Dorset is a county in the southwest of England, on the English Channel coast. The county town is Dorchester, situated in the south of the county. Between its extreme points Dorset measures 50 miles (80 km) from east to west and 40 miles (64 km) north to south, and has an area of 1,024 square miles (2,653 km²). Dorset borders Devon to the west, Somerset to the north-west, Wiltshire to the north-east and Hampshire to the east. The county is largely rural with a low population and population density. Dorset’s motto is Who’s Afear’d.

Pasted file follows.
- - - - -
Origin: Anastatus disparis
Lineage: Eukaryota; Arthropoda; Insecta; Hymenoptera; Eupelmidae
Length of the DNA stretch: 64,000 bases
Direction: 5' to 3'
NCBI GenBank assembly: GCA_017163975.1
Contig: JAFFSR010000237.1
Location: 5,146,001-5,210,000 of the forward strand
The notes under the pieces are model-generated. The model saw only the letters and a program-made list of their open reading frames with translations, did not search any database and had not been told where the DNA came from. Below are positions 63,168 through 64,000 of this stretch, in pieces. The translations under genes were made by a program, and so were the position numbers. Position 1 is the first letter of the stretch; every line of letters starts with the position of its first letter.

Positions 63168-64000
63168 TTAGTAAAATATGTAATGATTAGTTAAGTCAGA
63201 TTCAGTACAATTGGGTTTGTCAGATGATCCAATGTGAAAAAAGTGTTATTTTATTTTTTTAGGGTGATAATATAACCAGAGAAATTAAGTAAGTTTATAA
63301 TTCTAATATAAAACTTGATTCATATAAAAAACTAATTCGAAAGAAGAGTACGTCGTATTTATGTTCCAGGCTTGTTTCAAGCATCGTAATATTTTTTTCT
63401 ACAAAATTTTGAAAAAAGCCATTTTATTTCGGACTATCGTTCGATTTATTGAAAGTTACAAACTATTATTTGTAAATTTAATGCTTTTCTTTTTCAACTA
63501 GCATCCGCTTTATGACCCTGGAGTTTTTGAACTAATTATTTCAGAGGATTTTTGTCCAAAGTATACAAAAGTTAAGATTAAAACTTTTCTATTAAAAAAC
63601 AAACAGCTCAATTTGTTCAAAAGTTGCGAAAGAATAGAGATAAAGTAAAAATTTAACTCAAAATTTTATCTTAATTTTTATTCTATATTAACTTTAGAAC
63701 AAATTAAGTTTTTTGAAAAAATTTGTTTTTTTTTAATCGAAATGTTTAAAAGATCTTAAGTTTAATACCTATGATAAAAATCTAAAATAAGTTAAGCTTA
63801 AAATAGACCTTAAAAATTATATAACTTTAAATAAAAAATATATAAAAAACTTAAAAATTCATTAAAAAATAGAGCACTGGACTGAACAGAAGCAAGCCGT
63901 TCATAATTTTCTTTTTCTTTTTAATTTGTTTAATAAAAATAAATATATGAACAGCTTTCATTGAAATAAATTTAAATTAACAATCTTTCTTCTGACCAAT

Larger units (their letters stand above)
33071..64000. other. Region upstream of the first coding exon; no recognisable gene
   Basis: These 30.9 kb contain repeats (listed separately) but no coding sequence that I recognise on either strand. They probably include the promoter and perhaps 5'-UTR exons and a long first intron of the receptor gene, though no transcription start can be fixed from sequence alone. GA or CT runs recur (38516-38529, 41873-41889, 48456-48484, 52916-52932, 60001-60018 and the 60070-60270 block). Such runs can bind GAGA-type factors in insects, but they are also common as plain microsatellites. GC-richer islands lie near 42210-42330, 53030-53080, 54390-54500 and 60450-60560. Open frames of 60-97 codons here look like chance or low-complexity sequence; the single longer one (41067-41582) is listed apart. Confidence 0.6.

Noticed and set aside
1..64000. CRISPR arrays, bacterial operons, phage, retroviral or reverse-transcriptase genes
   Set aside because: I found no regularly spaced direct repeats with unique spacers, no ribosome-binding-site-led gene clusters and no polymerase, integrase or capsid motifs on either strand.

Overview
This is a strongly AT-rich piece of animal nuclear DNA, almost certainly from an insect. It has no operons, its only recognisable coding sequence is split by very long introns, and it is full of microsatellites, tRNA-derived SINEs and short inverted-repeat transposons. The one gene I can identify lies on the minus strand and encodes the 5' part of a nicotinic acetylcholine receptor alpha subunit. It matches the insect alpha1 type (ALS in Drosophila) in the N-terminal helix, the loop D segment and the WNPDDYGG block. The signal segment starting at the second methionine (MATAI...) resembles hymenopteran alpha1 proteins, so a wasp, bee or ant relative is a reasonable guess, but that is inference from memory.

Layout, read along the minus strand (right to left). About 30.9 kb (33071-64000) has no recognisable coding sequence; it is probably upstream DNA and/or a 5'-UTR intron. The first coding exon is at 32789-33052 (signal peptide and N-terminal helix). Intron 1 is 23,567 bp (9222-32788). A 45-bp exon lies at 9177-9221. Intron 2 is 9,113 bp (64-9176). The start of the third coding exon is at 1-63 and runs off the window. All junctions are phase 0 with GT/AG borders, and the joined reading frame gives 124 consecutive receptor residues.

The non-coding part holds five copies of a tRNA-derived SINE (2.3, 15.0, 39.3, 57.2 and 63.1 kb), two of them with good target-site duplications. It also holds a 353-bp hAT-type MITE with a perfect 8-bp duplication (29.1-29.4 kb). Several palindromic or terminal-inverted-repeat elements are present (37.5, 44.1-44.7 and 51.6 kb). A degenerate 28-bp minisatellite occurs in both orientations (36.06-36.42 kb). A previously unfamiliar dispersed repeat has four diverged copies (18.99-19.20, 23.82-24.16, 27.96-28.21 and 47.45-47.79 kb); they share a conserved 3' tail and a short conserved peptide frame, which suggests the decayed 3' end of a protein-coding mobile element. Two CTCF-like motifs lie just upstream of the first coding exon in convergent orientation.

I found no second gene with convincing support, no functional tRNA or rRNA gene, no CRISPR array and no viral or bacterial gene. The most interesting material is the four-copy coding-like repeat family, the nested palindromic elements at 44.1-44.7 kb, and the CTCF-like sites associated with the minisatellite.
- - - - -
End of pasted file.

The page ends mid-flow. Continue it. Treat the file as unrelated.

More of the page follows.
Dorset is famous for its picturesque coastline, the Jurassic Coast, which features unique landforms such as Lulworth Cove, the Isle of Portland, Chesil Beach and Durdle Door, as well as the holiday resorts of Poole, Bournemouth, Weymouth, Swanage and Lyme Regis.
Dorset is the setting of the novels of Thomas Hardy, who was born near the county town of Dorchester. The county has a long history of human settlement and some notable archaeology, including the hill forts of Maiden Castle and Hod Hill.